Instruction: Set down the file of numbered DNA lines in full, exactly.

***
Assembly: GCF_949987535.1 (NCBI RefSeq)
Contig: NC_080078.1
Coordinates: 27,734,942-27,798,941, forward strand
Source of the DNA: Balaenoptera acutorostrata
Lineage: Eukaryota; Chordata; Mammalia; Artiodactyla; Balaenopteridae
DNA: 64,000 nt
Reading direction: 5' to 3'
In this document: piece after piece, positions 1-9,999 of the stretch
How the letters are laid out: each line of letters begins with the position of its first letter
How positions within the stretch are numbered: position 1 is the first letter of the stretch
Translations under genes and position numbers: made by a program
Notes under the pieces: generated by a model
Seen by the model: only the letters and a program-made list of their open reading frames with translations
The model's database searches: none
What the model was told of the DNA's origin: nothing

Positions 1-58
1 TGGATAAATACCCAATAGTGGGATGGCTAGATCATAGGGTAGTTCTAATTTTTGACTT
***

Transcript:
Assembly: GCF_949987535.1 (NCBI RefSeq)
Contig: NC_080078.1
Coordinates: 27,734,942-27,798,941, forward strand
Source of the DNA: Balaenoptera acutorostrata
Lineage: Eukaryota; Chordata; Mammalia; Artiodactyla; Balaenopteridae
DNA: 64,000 nt
Reading direction: 5' to 3'
In this document: piece after piece, positions 1-9,999 of the stretch
How the letters are laid out: each line of letters begins with the position of its first letter
How positions within the stretch are numbered: position 1 is the first letter of the stretch
Translations under genes and position numbers: made by a program
Notes under the pieces: generated by a model
Seen by the model: only the letters and a program-made list of their open reading frames with translations
The model's database searches: none
What the model was told of the DNA's origin: nothing

Positions 1-58
1 TGGATAAATACCCAATAGTGGGATGGCTAGATCATAGGGTAGTTCTAATTTTTGACTT